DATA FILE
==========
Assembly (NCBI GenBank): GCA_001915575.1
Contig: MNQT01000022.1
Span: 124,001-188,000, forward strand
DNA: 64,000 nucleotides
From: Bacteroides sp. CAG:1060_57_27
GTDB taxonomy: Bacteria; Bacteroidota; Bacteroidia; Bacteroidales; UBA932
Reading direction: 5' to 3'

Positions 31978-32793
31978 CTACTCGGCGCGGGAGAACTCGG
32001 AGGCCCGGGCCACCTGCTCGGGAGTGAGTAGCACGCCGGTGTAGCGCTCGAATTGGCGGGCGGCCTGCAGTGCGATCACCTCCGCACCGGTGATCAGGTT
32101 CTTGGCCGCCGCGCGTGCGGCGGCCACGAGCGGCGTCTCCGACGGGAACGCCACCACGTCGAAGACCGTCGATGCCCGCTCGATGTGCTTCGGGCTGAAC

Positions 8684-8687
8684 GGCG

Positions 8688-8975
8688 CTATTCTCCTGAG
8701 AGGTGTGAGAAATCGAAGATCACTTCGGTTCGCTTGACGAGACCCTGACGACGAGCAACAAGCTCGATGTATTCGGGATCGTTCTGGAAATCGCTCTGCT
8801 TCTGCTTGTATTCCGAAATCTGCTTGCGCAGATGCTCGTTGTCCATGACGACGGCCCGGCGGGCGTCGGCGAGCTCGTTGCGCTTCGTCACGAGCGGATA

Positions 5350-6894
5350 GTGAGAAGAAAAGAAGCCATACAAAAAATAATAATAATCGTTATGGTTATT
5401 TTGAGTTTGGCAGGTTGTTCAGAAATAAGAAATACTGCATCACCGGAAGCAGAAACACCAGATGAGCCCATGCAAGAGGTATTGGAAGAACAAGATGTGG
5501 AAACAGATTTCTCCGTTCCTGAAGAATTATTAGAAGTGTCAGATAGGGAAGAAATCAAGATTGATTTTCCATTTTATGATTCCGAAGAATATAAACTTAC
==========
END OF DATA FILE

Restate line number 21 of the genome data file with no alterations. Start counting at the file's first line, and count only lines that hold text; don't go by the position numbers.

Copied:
5501 AAACAGATTTCTCCGTTCCTGAAGAATTATTAGAAGTGTCAGATAGGGAAGAAATCAAGATTGATTTTCCATTTTATGATTCCGAAGAATATAAACTTAC